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NATO Submarine Rescue System Independent Safety Review

BMT was tasked to conduct an Independent Safety Review of the NSRS Safety Case and the preparedness of the NSRS organisation to conduct submarine rescue exercises and operations.

The Requirement

The NATO Submarine Rescue System (NSRS) achieved Initial Operating Capability (IOC) status in late October 2008. Following a number of trials, the In Service Submarines’ (ISM) Project Team was preparing to declare that the NSRS had achieved Full Operating Capability (FOC), and this task was undertaken to provide the necessary assurance in support of FOC.

The operation of the NSRS is underpinned by a Safety Case, which was developed, and is now maintained by the NSRS Prime Contractor.

The ISM Head directed that a Safety Review exercise be conducted for NSRS similar to that undertaken by BMT on behalf of the Commonwealth of Australia (CoA) to demonstrate that their Submarine Rescue suite was safe to conduct exercises off Western Australia in early 2010.

BMT was tasked with conducting an Independent Safety Review of the NSRS Safety Case and the preparedness of the NSRS organisation to conduct submarine rescue exercises and operations.

Our Approach

BMT undertook an Independent Safety Review of the NSRS with support from James Fisher Defence who provided BMT with an insight into the operation of submarine rescue operations based on their extensive prior operational experience of the United Kingdom Submarine Rescue Service (UKSRS).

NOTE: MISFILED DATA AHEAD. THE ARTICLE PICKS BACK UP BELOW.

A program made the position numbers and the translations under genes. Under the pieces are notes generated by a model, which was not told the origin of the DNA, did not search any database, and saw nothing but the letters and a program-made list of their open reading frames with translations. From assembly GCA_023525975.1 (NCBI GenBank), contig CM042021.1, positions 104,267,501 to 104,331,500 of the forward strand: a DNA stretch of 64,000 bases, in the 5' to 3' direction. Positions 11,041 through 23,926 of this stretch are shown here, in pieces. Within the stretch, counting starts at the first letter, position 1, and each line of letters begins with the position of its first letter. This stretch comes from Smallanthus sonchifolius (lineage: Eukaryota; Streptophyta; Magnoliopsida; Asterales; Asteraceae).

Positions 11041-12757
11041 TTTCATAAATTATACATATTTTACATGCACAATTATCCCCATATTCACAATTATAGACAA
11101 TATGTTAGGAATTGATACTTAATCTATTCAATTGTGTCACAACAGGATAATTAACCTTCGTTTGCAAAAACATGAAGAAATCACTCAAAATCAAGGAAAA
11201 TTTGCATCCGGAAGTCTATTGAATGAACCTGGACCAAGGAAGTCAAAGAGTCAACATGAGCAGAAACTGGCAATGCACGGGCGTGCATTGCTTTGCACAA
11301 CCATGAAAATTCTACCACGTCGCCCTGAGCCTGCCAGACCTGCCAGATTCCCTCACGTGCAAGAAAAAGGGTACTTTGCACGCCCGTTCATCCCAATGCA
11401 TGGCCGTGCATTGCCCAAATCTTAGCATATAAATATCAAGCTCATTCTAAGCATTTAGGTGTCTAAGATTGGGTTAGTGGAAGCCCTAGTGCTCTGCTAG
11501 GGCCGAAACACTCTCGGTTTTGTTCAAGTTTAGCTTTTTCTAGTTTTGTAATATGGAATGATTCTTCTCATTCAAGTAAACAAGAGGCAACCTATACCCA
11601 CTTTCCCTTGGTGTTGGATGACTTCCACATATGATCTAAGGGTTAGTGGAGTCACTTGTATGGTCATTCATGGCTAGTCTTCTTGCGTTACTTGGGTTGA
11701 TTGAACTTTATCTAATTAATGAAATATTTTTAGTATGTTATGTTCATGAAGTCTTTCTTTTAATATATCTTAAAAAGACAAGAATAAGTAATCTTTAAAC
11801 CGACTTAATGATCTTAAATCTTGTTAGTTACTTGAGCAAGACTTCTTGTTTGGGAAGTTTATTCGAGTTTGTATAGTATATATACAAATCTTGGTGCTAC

By developing an independent series of Claims, it was possible to test the NSRS Safety Case (Body of Evidence) to assess its robustness to independent review.

The use of the graphical notation with a logical hierarchy such as CAE enabled the Duty Holder and other stakeholders to readily identify the key claims being made and to assess their appropriateness and completeness.

The Outcome

During the conduct of the Independent Safety Review, the CAE process was used to ‘tease’ out issues in a complex system that may otherwise have been missed. This technique is used successfully by the Submarine Support Management Group (SSMG) to record the Whole Submarine and Platform Safety Cases, for which the NSRS is an Emergency and Contingency arrangement.

During the construction of the CAE diagram and conduct of the data gathering process BMT gave a presentation to the NSRS Project Team to highlight any safety issues identified during the review task before the decision was taken to authorise the NSRS deployment in September 2010.

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